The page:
Debugging iPhone application unit tests

I’ve been learning a whole raft of new things lately as I get back into developing for the iPhone in earnest. There is a series of blog posts I’ve been planning on setting up Continuous Integration and Test Driven Development for iPhone applications. However, this post is more of a “where I’ve got to so far” with unit testing with iPhone development and a quick plea for information if you have anything to add.

It would seem that the XCode unit testing story for iPhone apps is half complete. If you follow the guidance in Apple’s official documentation, then you can add a new Unit Test Bundle to your XCode project. This can be attached to the main App Target so that unit tests run each time you build. The bit that is missing is the ability to easily debug these unit tests.

When a unit test fails, you can get a log or error message to try and guide you to understand what failed. There are times though when attaching breakpoints to your application code and stepping through the unit tests allows you to clearly see what’s at fault. With the standard setup, the tests run in a separate script before the Debugger attaches itself to your application code. This means that breakpoints are useless.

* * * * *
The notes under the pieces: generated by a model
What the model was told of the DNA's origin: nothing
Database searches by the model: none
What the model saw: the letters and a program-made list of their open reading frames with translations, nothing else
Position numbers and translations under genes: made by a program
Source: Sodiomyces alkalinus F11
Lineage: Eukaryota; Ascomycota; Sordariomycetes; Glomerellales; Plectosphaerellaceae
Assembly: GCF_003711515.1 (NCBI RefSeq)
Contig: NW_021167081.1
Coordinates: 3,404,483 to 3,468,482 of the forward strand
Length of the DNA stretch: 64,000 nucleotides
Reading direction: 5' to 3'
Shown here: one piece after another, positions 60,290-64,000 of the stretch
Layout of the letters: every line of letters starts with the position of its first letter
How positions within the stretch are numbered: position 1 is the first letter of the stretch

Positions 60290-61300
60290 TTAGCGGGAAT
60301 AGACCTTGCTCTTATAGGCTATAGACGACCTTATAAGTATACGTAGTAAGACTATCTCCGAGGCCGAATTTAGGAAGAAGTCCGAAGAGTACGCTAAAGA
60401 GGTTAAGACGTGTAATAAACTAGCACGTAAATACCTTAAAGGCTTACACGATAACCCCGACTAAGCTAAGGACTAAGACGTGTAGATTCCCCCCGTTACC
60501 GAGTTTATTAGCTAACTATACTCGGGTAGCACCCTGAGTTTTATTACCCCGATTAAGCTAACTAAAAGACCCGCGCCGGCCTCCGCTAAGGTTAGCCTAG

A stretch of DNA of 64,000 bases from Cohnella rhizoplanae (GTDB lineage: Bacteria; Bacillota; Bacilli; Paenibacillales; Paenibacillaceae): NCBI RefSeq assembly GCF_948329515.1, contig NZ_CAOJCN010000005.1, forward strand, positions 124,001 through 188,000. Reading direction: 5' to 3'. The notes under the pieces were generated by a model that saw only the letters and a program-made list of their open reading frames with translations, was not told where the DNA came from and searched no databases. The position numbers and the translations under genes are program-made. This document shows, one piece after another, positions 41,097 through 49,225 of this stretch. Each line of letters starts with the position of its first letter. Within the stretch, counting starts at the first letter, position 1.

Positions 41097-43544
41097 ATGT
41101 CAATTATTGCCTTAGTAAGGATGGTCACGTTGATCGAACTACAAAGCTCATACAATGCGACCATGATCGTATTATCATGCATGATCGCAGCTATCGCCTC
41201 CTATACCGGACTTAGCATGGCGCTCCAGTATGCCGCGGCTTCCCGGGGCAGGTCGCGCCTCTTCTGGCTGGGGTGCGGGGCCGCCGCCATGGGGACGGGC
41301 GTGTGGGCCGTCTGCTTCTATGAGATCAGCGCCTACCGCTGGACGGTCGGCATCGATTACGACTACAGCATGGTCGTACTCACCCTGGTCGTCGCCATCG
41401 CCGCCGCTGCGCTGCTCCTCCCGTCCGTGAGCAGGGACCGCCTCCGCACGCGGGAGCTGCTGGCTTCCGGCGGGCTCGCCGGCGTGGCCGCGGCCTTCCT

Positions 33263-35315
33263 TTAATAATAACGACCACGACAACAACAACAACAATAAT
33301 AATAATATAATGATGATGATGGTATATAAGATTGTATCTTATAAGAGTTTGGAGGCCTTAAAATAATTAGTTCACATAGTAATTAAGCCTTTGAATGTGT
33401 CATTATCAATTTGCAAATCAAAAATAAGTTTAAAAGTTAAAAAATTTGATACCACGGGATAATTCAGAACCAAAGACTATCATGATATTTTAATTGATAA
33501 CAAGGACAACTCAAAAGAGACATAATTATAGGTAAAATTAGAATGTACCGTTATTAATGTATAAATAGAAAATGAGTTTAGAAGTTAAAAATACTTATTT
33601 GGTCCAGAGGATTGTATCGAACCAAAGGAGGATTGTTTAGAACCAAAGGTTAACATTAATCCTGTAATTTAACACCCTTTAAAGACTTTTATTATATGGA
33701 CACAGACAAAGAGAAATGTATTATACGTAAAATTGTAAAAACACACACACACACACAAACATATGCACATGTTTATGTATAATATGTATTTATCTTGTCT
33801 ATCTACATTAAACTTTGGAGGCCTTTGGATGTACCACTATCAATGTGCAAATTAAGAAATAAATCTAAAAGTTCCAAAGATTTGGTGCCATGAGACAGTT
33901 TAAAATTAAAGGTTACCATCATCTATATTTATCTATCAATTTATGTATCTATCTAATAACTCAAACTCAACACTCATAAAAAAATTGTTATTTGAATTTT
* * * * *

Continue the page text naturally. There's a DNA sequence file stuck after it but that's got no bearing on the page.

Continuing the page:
I did find an article on ‘How to Debug iPhone Unit Tests’ by Grokking Cocoa which pointed me in the right direction. However the article describes how they set up OTest for debugging which involves 7 or 8 Environment Variables to be set. Even after following the article the iPhone app wasn’t building.

It would seem a simple request to be able to debug unit testable code, coming from a Visual Studio background. At the moment we’re trialling a Google Code project we found called WiteBox. This does work and was relatively easy to set up once we had included the CoreGraphics.framework in the WiteBox target. We also had to edit UITestResultsBar.h to have #import <CoreGraphics/CGContext.h> because it wasn’t building without it.

This solution runs unit tests in the iPhone simulator as an iPhone application. It seems an unnecessary overhead to get test results reported back in the simulator rather than in the XCode IDE. Given the lack of concrete support for unit testing in iPhone development, I can only assume that this is not commonplace amongst iPhone developers at the moment. I, however, realise the benefits that TDD and Continuous Integration brings and will continue to strive to come up with a good setup to avoid future unforseen problems.

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